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Thursday, August 23, 2012

Key Democratic State Parties Have Financial Edge


While President Obama and Mitt Romney crisscross the nation raising money for their campaigns, in the battleground states Republican and Democratic organizations have been laying the groundwork for voter organization and turnout for the November election. Much of the money for those efforts comes from the national party organizations - the Democratic and Republican National Committees, plus several Congressional party arms - that has been sent to the states from Washington.

A new graphic shows the changes in state party finances since the beginning of 2011 through July 31 for Democratic and Republican committees in eight crucial states rated as “tossups” in the presidential election. Democratic state p arties overall have raised more money than their Republican counterparts, although their cash available as of July 31 was more mixed, with the G.O.P. holding cash advantages in Florida and Wisconsin. That is in part because of heavy spending by Democratic state parties in states such as Nevada, Colorado, Ohio and Virginia. The Democratic National Committee and Obama's campaign have also donated in-kind equipment, including telephones and computers, to some state parties.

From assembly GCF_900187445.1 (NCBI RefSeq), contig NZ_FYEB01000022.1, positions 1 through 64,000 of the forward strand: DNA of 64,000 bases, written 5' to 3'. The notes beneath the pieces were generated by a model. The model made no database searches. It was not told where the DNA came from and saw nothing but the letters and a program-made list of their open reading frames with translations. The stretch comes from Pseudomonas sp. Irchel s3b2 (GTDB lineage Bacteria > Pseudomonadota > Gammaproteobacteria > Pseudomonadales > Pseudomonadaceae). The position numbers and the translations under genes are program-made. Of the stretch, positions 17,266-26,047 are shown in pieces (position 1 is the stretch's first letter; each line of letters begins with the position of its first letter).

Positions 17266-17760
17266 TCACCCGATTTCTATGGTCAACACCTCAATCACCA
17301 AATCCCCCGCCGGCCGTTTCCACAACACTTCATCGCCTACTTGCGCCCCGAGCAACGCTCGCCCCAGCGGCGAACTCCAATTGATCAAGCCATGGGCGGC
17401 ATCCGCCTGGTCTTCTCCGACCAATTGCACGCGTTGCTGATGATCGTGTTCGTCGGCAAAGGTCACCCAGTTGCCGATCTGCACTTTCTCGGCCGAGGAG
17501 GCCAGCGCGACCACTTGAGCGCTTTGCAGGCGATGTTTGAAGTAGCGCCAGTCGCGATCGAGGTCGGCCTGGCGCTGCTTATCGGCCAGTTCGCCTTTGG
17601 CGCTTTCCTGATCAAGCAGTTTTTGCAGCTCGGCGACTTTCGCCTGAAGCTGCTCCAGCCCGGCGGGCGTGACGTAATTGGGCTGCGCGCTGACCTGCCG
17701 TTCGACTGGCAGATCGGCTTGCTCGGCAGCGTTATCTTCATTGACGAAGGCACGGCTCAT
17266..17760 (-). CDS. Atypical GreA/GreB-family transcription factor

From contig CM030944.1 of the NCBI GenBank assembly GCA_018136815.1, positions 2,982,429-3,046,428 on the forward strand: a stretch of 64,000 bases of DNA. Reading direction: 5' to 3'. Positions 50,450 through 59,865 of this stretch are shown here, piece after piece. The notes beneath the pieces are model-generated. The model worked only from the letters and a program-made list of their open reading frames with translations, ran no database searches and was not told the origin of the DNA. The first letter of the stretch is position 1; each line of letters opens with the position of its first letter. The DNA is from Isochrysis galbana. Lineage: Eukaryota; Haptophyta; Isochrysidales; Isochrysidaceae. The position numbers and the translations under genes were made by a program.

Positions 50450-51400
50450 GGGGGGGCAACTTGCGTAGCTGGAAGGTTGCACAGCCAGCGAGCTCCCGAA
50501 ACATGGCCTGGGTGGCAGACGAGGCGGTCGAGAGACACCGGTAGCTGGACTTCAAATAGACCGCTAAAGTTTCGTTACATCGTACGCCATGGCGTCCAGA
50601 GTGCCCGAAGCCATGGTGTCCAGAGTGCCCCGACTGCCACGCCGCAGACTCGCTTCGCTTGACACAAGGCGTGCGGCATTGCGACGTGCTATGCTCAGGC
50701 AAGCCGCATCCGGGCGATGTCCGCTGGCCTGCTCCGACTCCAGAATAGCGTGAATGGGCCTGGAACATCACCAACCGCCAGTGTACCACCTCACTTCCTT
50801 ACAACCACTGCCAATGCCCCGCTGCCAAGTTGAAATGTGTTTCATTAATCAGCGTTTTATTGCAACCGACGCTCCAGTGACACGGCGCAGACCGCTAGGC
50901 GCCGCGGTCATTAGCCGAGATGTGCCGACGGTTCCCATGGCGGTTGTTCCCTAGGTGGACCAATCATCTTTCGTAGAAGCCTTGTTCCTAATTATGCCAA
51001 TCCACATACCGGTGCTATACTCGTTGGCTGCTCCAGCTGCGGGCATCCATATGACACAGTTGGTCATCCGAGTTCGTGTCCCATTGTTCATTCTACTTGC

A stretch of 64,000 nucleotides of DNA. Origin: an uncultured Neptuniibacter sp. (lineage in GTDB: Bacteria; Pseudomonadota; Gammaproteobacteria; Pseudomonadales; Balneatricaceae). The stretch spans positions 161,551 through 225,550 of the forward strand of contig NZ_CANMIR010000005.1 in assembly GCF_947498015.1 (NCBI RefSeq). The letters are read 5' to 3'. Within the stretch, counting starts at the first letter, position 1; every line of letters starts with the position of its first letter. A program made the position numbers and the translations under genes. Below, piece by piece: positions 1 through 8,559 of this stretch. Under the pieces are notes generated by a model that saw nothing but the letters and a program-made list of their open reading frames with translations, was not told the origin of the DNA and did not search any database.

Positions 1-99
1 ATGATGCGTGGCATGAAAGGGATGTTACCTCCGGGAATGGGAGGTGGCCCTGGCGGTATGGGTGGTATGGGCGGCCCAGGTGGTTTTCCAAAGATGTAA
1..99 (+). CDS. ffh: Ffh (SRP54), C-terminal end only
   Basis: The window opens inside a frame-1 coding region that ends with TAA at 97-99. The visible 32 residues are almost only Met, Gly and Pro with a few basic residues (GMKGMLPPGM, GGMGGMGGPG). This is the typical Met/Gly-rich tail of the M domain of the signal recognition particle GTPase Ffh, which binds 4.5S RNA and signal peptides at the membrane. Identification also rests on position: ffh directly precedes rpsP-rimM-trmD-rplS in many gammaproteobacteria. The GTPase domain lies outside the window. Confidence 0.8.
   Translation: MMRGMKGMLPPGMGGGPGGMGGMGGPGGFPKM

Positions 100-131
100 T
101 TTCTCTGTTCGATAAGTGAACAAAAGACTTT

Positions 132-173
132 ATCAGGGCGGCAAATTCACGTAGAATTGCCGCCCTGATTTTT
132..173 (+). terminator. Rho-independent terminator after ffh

State parties typically maintain two accounts - one organized under federal election rules and another that is subject to state campaign laws. The graphic shows only the federal account, but that is where most of the state party activity will occur in a federal election year. Under Federal Election Commission regulations, any party committee spending that could affect the outcome of a Congressional or presidential election must be paid for at least in part with money from the federal account (there is some mixing of money from the two accounts).

Most of the tossup states have seen steady increases in state party finances starting near the end of 2011, but two states require some additional explanation. In Wisconsin, the failed attempt to recall Gov. Scott Walker, a Republican elected in 2010, attracted millions in outside spending and in donations to the state parties. In Florida, what appears to be a decline in the finances of the Republican Party of Florida is because of a change in its filing schedule; it filed a single report in July 2011 and began reporting monthly in November. As a result, it appears that the party's fund-raising dropped off, but in fact this is due to switching from reporting several months of activity at once to doing so on a monthly basis.

Not all of the money raised by state parties will be dedicated to the presidential race. Of the eight states shown, five have competitive Senate races and there are cru cial House races in several. The total amount raised by the party committees includes transfers from the national party House and Senate campaign committees.